Russia's defence ministry on Saturday accused the United States of turning a blind eye to the trafficking of oil into Turkey from Syrian areas under Islamic State control, after Washington called the amounts involved insignificant.
"When US officials say they don't see how the terrorists' oil is smuggled to Turkey... it smells badly of a desire to cover up these acts," the ministry said on its Facebook page.
"The declarations of the Pentagon and the State Department seem like a theatre of the absurd," the statement added, suggesting that Washington "watch the videos taken by its (own) drones which have recently been three times as numerous over the Turkey-Syria border and above the oil zones".
US special envoy and coordinator for international energy affairs, Amos Hochstein, on Friday said the amount of oil smuggled into Turkey from areas of Syria controlled by the Islamic State group is "of no significance from a volume perspective -- both volume of oil and volume of revenue".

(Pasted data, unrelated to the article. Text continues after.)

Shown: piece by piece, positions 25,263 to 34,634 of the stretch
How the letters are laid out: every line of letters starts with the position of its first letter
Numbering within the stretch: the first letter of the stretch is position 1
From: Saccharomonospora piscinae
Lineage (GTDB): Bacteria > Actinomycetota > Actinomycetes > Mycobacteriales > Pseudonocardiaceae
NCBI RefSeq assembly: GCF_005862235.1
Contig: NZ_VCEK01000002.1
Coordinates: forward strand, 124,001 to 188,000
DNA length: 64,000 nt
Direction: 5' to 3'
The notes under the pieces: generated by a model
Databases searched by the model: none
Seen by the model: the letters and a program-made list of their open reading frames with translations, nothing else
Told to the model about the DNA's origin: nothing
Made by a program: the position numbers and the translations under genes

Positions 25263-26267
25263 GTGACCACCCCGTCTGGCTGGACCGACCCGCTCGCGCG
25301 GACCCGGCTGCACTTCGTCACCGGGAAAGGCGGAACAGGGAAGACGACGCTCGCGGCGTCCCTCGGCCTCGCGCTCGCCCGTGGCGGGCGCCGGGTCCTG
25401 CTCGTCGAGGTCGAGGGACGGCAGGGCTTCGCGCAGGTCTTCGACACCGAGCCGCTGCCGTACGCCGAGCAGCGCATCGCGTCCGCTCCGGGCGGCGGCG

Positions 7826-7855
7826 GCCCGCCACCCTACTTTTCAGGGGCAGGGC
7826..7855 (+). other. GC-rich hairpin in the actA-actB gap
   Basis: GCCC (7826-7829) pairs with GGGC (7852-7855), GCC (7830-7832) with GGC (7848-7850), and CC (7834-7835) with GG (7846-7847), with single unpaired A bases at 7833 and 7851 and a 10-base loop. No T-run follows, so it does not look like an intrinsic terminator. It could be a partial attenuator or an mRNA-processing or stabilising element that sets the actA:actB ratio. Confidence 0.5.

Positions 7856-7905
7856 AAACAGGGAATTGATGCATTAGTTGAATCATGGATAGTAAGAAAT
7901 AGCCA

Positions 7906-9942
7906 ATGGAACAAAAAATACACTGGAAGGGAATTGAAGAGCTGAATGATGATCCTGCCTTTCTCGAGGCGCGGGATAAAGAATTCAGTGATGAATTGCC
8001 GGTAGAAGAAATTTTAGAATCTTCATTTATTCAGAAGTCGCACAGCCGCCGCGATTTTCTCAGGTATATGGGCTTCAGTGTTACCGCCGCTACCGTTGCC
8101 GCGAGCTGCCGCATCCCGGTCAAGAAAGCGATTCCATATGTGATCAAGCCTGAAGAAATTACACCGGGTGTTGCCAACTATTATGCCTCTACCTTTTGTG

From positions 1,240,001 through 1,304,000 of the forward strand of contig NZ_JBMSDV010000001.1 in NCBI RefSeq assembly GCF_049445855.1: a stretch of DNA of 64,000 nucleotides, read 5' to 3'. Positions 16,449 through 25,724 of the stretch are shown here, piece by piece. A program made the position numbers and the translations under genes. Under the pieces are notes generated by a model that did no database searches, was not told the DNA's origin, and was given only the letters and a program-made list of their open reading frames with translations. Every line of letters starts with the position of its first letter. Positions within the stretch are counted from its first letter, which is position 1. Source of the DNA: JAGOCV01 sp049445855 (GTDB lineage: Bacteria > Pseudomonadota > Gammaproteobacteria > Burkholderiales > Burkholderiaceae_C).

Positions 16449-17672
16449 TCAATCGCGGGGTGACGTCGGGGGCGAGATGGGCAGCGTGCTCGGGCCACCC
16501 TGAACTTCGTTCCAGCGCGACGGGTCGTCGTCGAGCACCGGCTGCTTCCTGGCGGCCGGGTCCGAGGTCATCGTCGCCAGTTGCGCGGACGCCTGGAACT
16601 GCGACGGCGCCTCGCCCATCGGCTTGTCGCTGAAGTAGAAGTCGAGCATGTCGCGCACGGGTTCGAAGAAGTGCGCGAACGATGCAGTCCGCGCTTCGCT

His comments came after Moscow accused Ankara of profiting from the trade.
Russia and Turkey have in recent days traded allegations that they are involved in the illegal trade, further ratcheting up tensions after Turkish jets downed a Russian bomber on the Syrian border.
The State Department has dismissed Moscow's charge against its NATO ally, which directly implicated President Recep Tayyip Erdogan and his family in the trade, insisting there is no evidence to support it.
"I don't believe that there is significant smuggling, between ISIS-controlled areas and Turkey of oil in any significance in volume," Hochstein said Friday, using an alternative name for IS.
Instead, US officials told reporters, the oil pumped in eastern Syria is refined in ad hoc desert pits equipped with crude stills and sold on the war zone black-market within Syria and neighbouring Iraq.
Allied officials estimated the ISIS group's income from oil at $1.0 million to $1.5 million per day, but hope that renewed US, British and French air strikes have cut that.